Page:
Regardless of your turnover, you don’t want it to be too long, but you also don’t want it to be too short. By too long I mean you have purchased items that are sitting there for a long time and you have your cash tied up in stock when you could hold a little bit less stock by not buying as much, it will turn over quicker and leave more cash in your bank to play with and meet your short term debts. Keep in mind that you don’t want your turnover to be too short because you might get caught out e.g. but not properly managing your cashflow you might not be able to pay for the next order of goods that you need quicker due to low stock levels and then you’ve got all these customers waiting.
So there are my tips. Get onto your debtors, make sure they are paying you within 30 days and check out Debtor Daddy if you haven’t already. I’ll do a separate post on it if you guys give me some feedback and you want to know more about it. That’s really cool for helping you keep on top of your debtors. With your creditors, make sure you use the function within Xero and use ReceiptBank. It’s sitting there ready to do all the hard work for you. With your inventory, look at your numbers, what does it look like?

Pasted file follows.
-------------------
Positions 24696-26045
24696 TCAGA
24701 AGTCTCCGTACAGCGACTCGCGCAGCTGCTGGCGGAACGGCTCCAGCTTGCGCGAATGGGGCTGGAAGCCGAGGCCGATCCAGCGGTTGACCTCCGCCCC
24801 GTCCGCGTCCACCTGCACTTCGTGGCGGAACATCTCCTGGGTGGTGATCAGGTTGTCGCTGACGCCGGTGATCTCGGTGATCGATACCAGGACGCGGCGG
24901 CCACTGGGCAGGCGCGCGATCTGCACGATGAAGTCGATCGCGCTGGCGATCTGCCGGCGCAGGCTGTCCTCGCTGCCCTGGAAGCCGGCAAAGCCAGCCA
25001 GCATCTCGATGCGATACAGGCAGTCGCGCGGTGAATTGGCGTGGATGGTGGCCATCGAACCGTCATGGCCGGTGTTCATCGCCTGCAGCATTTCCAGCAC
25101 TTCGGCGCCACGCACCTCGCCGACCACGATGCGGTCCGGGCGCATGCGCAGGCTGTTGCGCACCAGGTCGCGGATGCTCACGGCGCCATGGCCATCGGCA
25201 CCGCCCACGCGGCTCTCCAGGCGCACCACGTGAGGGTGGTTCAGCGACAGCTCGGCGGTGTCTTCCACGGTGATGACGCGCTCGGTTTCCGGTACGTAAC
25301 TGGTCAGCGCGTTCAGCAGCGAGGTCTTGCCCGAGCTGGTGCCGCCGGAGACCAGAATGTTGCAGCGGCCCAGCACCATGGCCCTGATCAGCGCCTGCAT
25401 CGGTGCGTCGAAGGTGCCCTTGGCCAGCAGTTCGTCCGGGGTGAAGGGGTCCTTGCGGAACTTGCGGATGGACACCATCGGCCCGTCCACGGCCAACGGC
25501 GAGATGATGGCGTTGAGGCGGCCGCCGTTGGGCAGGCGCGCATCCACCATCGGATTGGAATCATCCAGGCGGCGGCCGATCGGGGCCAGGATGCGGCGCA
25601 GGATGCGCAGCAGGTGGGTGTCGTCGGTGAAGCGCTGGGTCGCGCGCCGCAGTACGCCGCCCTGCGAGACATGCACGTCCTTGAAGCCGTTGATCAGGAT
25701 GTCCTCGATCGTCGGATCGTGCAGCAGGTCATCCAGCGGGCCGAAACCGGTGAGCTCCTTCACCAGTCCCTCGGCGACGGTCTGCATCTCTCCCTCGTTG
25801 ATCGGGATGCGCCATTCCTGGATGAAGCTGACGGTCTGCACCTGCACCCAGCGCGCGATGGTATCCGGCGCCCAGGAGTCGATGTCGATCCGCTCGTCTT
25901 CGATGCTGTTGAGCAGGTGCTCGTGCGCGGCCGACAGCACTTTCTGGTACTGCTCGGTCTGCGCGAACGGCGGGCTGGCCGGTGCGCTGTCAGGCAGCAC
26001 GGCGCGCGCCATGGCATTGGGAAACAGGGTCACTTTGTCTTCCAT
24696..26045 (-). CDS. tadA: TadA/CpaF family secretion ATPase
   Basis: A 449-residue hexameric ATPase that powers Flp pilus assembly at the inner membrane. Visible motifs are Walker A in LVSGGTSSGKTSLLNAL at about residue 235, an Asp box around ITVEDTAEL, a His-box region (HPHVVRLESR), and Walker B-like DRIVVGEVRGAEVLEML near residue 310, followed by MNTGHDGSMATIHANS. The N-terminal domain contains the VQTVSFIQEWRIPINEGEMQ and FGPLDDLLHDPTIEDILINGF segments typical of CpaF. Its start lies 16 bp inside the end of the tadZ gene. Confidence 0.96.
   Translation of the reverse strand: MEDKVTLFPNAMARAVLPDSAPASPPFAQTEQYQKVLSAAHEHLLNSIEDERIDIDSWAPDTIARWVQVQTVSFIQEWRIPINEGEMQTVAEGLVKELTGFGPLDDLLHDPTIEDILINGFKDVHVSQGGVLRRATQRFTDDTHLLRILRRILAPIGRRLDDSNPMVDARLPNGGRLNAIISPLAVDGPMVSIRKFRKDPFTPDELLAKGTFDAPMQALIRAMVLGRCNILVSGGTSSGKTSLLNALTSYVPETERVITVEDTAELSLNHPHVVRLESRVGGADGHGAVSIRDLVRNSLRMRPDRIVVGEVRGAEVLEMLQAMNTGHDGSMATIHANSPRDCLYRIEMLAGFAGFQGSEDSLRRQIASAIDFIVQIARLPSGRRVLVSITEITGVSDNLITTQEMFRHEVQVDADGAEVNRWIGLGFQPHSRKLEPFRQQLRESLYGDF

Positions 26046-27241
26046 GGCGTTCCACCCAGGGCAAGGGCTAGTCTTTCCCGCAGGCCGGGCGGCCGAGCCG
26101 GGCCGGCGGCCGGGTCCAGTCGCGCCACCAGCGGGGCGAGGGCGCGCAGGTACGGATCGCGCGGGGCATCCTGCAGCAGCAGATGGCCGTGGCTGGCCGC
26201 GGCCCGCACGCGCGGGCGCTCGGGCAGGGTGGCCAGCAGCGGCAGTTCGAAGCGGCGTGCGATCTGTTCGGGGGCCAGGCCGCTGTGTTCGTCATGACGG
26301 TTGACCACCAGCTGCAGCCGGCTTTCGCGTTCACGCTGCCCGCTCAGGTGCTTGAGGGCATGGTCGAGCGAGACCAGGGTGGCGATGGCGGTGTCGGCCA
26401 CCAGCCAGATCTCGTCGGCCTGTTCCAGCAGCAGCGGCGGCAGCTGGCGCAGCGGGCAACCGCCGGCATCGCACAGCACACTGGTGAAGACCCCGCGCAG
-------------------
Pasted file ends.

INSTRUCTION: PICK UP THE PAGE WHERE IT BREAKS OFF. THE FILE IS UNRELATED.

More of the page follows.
That’s series 1 and it has been a lot of info. I’ve tried to keep it short but we could spend the whole day talking about this. But this is here a lot of money is tied up. In the next two parts, especially the next one, you are going to find out where there is a lot of wastage in the most common areas so stay tuned.
Check out Episode 2 HERE!